November 15, 2021
Everyone knows that buying a home, especially for the first time, is a big decision. Making this decision is even harder now during a hot housing market that is untamed by the pandemic, according to Andrew Osterland, business writer for CNBC. Osterland explains that interest rates are at historic lows, and there is a supply shortage despite high demand. Further, financial advisers say that this may be the worst time ever for homebuyers, so they should wait or be cautious. So, here are some tips from Cheryl Garrett, certified financial planner and founder of Garrett Planning Network, and Rick Kahler, founder of Kahler Financial Group:
- Do not spend more than you can afford. Set boundaries and stick to them. Kahler says, “I see people overspending by $400 to $500 per month to get what they want.”
- Keep monthly housing costs, which includes taxes, insurance, and expected maintenance, at a manageable percentage of your income. Kahler likes 25% of income as a limit.
- You should hire a fiduciary as your agent, but not one who serves both sides of the transaction. Since real estate transactions can happen quickly, “you need someone to reach out to for a reality check when counteroffers come up,” suggests Kahler.
- You must make sure that you want to live in the home and neighborhood for an extended period. A renter can easily pack up and move, but “if you own the house, you could be stuck in it for months or years,” warns Garrett.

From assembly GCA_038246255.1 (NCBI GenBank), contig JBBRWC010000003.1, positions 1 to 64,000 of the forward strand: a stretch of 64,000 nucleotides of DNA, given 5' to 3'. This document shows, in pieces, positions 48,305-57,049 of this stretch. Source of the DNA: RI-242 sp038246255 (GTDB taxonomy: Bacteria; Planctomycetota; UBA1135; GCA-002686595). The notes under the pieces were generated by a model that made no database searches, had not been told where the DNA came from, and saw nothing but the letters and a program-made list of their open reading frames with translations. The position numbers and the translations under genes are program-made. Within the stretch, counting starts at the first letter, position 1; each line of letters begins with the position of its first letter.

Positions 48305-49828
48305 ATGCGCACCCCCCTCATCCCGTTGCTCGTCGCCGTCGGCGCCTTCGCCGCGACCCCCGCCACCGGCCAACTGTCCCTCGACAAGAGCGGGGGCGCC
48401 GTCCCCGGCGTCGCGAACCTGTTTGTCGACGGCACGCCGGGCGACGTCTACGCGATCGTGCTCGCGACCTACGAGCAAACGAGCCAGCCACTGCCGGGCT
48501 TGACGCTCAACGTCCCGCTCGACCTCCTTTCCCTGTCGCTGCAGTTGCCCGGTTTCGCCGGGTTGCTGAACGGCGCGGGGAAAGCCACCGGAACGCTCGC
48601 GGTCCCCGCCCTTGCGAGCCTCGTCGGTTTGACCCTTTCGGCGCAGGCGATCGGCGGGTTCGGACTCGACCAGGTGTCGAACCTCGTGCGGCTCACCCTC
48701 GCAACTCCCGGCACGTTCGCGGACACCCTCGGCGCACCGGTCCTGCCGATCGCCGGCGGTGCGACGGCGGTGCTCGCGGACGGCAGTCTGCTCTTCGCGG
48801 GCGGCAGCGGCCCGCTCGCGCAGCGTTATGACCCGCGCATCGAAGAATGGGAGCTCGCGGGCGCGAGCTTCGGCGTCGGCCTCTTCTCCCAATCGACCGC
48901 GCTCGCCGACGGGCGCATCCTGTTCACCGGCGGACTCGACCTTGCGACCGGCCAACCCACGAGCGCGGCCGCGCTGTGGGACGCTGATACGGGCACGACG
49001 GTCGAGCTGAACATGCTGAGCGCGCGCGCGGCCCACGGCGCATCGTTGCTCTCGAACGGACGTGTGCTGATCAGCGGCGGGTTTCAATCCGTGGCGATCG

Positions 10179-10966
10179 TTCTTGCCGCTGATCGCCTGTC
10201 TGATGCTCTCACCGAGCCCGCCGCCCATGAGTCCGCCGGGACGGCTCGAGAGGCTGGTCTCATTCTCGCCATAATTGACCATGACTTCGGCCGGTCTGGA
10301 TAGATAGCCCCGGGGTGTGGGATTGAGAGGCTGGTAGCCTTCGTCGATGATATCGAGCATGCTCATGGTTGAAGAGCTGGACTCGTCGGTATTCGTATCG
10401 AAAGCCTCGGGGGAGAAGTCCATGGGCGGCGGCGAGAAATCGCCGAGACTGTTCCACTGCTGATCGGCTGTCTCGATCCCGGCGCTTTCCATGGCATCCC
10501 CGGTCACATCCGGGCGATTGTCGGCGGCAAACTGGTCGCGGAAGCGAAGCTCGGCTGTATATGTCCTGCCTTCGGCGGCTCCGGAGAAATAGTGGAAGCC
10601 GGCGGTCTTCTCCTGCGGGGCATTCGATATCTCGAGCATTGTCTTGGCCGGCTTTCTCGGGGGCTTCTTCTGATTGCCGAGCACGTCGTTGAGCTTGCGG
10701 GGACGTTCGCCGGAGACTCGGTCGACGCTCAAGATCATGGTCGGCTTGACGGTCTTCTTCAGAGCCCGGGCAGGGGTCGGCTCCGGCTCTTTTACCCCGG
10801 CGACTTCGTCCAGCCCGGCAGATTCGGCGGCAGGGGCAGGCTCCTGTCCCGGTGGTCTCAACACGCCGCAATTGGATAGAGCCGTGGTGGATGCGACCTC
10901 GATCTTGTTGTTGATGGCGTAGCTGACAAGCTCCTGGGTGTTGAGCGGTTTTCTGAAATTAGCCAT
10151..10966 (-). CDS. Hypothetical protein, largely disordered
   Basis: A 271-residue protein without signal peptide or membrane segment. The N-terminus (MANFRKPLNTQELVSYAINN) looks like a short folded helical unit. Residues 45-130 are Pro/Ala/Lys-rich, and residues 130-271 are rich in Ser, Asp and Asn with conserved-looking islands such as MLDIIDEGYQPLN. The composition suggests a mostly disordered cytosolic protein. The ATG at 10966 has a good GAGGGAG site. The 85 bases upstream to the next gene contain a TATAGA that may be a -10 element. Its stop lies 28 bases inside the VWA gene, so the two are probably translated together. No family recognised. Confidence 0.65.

Here are additional tips from Stephanie Ruhle, NBC senior business correspondent:
- Look for homes that are under your budget, so you can offer above the asking price. But do not forget about closing costs too. “That can add a couple thousand dollars to the bill,” says Ruhle.
- Figure out how much you can realistically spend on a home. Ruhle explains that some may be going from renting to buying, so there may be a lot of costs that they are not used to, “such as taxes, maintenance, and homeowner’s insurance, to name a few.”
- If you do not have enough money for a down payment, there are down payment assistance programs that can help first-time homebuyers receive grants and low-interest loans.
Nina Nguyen // CIRB Journalism Intern